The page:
Taiwan as the Frog in the Pot: Beijing Turns Up the Heat One More Degree

A recent survey of 52 so-called “leading experts” by the Center for Strategic and International Studies (CSIS) China Power Project did not think the People’s Republic of China (PRC) was capable of conducting an “effective invasion” of Taiwan today and not likely in the rest of this decade. Despite these prognostications, the Chinese Communist Party (CCP) has not received the word. Despite the assessment of “leading experts,” the CCP has once again demonstrated that they are continuing their preparations to conquer Taiwan.

In an important, if subtle, measure, the PRC’s Civil Aviation Administration (CAA) announced that as of February 1, 2024, an offset measure that had been applied to the M503 air route, which was created in 2015 for flights transiting from north to south in the Taiwan Strait, would be cancelled. This cancellation would allow aircraft to transit within 7 kilometers of the centerline. Additionally, in the same announcement, the CAA reported the activation of two routes (W122 and W123) that connect the M503 route to west-to-east routes from the mainland cities of Fuzhou and Xiamen in the PRC’s Fujian Province directly across from Taiwan.

This is a direct threat to Taiwan. The consequence of what the PRC did is that their aircraft transiting in the Taiwan Strait would now be able to operate closer to Taiwan and in much larger numbers. That places greater pressure on Taiwan’s air defenses as it shortens their time to respond and adds further complications to an already complex air defense environment.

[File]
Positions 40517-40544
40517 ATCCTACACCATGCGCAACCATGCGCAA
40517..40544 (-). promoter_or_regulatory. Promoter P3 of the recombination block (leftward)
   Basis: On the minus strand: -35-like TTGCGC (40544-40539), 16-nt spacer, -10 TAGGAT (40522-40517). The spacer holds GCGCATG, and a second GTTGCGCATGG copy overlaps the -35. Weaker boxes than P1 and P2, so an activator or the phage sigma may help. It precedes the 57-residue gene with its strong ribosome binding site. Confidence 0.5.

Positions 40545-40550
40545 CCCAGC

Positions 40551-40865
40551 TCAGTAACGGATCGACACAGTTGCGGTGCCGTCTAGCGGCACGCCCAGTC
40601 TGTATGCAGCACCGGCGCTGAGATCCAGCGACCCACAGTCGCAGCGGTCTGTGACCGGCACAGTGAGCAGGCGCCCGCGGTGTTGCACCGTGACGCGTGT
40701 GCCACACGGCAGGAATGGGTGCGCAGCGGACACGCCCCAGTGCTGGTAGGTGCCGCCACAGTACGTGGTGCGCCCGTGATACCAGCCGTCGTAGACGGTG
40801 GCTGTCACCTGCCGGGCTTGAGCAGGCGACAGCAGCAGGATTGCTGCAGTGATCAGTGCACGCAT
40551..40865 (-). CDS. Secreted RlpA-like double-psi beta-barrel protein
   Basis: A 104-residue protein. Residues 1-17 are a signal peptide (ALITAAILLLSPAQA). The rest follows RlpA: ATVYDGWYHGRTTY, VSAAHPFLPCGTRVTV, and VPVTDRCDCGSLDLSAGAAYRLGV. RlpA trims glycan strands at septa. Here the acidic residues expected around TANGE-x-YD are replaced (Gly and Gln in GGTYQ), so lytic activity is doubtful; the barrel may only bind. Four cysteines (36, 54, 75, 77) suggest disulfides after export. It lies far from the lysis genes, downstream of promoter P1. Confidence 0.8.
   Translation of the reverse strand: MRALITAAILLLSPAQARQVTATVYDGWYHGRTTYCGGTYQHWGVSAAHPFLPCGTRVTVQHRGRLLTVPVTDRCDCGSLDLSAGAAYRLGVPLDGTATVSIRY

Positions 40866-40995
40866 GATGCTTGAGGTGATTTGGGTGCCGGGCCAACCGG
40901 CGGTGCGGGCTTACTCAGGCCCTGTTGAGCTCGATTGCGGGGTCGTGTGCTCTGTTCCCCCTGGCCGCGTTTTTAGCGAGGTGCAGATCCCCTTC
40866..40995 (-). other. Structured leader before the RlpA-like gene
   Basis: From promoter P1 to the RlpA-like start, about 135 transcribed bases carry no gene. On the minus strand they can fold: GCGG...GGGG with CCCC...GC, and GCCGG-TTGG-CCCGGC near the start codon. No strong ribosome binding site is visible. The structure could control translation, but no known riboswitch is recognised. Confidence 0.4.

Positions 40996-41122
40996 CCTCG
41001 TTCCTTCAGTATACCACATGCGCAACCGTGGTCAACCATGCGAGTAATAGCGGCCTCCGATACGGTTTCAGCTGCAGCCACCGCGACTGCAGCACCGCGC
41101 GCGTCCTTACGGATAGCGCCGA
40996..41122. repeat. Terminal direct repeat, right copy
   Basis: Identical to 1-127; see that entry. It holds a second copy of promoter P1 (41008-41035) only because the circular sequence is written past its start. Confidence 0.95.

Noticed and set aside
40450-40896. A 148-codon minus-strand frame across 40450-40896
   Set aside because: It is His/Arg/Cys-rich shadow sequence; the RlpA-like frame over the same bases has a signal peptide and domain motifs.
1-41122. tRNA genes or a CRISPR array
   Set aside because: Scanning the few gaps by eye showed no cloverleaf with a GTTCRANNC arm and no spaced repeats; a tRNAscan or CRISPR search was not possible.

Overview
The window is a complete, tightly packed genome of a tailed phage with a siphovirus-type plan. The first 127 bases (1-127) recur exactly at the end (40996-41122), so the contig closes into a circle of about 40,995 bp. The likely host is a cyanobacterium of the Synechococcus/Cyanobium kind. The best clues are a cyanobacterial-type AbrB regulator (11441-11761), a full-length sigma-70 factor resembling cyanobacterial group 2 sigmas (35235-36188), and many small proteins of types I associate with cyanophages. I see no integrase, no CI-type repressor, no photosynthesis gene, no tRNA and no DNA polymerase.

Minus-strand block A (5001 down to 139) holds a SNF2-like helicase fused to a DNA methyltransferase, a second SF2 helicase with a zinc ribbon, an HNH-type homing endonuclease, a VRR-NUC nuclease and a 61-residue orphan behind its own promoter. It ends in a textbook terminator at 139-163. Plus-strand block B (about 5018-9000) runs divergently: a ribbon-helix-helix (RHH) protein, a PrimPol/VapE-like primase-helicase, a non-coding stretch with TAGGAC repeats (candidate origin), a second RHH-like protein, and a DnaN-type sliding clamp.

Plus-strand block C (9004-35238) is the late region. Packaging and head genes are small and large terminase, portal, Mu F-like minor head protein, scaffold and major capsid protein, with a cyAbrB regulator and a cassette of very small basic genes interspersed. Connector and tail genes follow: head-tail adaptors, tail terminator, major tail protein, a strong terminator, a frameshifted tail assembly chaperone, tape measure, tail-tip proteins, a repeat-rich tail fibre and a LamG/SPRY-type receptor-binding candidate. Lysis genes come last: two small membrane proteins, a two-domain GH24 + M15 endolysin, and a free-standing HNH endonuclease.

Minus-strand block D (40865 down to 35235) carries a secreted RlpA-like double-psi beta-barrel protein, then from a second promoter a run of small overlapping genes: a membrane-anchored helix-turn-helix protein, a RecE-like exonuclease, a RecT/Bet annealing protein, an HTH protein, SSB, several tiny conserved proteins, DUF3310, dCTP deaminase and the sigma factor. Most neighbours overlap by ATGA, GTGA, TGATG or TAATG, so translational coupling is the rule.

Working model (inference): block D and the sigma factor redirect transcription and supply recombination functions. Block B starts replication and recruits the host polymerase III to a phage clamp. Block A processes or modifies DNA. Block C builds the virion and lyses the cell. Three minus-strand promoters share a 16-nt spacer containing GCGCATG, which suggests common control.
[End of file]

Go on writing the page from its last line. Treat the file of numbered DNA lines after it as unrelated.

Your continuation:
While Beijing asserted this announcement was a simple and justified “adjustment under the one-China principle, within the scope of China’s sovereignty, and out of the need for civil aviation safety and convenience,” the reality is that this change represents another incremental change in the cross-strait security environment in favor of the PRC’s ability to launch an invasion from a position of closer proximity and with an increasing number of aircraft than have previously operated in the strait.

The strategic salience of this action is captured by the fact that from 1954 to 2020 PLA aircraft only crossed the centerline four times, yet from 2020 to 2022 PLA combat aircraft have crossed the centerline over 2,200 times.

This trend line is worrisome. It is the result of the PRC’s attempt to change the status quo in the cross-strait security environment. Actions that were once considered provocative are now just seen as the new normal. For instance, as reported by the Taiwan Ministry of Defense and military observers, just in the month of January, approximately 300 PLA aircraft were detected, 30 plus territorial airspace violations, and 71 Taiwan Air Defense Identification Zone (ADIZ) inclusions to include 54 balloons, of which 17 overflights of the main island.

So, in the space of just three years, largely since the Biden administration, the PRC has dramatically altered the daily presence of PLA forces in the Taiwan Strait and now in the waters surrounding Taiwan, as reported on January 31, when four PLA Navy warships were operating around Taiwan. That brought the total number for January to 136 naval combatants that were detected operating around Taiwan.